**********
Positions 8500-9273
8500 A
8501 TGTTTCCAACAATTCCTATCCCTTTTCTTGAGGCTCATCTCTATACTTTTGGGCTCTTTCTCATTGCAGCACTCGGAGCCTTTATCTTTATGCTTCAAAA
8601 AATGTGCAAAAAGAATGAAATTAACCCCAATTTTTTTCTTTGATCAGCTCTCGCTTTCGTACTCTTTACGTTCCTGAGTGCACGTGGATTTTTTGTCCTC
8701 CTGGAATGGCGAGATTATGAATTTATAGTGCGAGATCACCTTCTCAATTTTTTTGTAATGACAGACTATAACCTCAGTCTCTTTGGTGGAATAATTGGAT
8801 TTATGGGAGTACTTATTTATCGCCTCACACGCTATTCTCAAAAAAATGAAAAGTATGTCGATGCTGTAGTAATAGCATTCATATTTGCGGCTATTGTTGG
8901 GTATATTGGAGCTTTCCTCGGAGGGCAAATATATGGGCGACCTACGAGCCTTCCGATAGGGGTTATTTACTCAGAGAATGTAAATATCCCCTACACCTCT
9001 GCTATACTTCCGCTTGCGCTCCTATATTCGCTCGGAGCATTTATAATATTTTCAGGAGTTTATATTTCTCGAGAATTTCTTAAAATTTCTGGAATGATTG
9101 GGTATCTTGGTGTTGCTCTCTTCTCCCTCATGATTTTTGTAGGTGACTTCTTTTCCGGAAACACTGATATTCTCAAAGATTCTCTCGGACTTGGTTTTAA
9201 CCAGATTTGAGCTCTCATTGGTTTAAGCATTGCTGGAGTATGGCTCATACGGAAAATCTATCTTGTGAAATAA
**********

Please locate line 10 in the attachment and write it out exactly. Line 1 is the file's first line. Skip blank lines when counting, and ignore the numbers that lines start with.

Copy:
9201 CCAGATTTGAGCTCTCATTGGTTTAAGCATTGCTGGAGTATGGCTCATACGGAAAATCTATCTTGTGAAATAA